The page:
Do you have perfect relationships with everyone you know?  Have you failed anyone recently?  Exchanged angry words with someone?  How’s your example been, pointing the people who see you towards Jesus through word and action?  None of us are perfect, right?  You know that there are relationships in your life which are broken and not what they should be.  How bad to things need to be before you are compelled to do something about that?

In our Gospel reading from Luke 15, we hear Jesus tell what’s often known as the parable of the Prodigal Son.  (It’s also rightly known as the parable of the Prodigal Sons or the parable of the Loving Father, but let’s just look at that first son today.)  He pretty much told his father that he wished he was dead, then took off with what would have been his portion of his inheritance.  Jesus says this son squandered all that wealth foolishly in reckless living, then found himself at rock bottom, feeding pigs and so hungry that he wanted to eat some of that slop.  Where else could he go?  And then it hits him: he needs to go back to the place that had once been his home, confess his selfishness and foolishness to his father, and seek his father’s mercy, hoping that he could find a place as a hired servant in his father’s household.

He needed to confess.  But what does it mean to confess, or to make confession?  In one sense, to “confess” is to speak something together, to say the same thing.  For example, we confess our faith when we worship together as Christians.  Confession is a statement of what we understand to be true.  But when the lost son thinks about what he needs to say to his father, that’s a specific kind of confession.  He’s going to confess the truth about his sin.  When you make confession – to God or to another person – you’re speaking the truth about the problem that has separated you from each other and owning your responsibility for causing it.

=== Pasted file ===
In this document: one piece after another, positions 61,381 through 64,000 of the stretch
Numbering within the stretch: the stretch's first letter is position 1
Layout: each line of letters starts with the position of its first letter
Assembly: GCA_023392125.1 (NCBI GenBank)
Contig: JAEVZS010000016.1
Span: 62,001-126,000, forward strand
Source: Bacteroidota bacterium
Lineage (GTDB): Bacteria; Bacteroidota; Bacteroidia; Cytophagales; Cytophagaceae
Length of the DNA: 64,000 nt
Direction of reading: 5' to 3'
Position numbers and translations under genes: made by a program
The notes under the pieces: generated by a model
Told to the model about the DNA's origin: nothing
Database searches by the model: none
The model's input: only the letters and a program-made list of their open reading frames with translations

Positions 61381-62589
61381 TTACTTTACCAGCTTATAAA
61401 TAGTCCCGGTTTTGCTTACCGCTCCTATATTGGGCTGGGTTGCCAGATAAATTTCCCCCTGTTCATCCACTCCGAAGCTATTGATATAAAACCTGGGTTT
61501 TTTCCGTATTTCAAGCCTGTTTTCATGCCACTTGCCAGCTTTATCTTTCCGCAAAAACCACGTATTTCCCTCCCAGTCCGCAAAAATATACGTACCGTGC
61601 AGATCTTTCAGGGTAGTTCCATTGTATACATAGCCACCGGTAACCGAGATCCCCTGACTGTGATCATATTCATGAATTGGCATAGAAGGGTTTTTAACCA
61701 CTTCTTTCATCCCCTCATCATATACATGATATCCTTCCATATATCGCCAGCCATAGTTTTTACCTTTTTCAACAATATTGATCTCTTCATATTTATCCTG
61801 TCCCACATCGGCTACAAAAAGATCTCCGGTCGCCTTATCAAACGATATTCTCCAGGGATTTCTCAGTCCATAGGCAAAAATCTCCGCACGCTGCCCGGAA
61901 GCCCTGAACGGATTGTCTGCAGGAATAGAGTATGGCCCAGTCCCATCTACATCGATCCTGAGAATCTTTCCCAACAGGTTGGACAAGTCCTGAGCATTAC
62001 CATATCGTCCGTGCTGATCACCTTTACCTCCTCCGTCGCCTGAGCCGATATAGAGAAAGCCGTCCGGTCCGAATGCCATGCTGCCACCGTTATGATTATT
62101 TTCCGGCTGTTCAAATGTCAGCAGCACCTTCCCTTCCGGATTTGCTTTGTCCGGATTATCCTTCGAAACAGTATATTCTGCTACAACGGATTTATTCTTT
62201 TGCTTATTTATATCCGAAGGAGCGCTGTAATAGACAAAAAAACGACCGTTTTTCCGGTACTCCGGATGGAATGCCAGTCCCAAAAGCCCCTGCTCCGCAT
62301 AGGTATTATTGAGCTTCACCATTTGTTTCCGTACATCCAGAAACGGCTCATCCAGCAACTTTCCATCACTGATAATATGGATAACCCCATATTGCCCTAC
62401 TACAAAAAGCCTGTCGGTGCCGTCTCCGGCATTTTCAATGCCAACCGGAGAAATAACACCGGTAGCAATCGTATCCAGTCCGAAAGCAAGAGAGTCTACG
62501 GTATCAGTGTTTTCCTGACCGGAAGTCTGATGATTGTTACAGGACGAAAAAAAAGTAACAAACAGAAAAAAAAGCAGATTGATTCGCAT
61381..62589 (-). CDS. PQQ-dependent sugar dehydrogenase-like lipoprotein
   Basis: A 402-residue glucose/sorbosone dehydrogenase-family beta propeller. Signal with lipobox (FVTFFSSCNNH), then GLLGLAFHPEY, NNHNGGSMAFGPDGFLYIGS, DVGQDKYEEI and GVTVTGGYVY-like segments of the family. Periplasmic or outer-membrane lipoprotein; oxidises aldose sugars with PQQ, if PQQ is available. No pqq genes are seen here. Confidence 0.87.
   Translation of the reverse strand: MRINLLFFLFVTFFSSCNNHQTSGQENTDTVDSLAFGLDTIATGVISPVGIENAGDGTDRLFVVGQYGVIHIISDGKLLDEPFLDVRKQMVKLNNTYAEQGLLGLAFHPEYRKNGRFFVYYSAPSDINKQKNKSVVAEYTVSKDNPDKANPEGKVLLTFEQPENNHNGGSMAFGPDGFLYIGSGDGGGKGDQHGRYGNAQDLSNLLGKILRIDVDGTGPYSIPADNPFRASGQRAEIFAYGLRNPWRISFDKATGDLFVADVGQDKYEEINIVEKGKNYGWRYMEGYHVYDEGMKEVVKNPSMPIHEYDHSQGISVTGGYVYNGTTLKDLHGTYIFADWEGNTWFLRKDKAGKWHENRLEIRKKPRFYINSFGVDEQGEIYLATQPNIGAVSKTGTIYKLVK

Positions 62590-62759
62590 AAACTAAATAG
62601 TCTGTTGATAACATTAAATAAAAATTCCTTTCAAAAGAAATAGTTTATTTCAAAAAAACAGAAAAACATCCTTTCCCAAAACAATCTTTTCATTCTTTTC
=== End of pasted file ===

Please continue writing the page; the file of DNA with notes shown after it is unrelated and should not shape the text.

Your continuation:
Confession is the first step in reconciling with others.  Chances are you won’t want to confess, though, because it means that you’re admitting that what you’ve done is wrong.  That can hurt.  That hurt reflects the broken nature of our world – and our role in causing it.  But God is waiting to bring healing to replace that hurt, even as He has already done in reconciling you to Himself.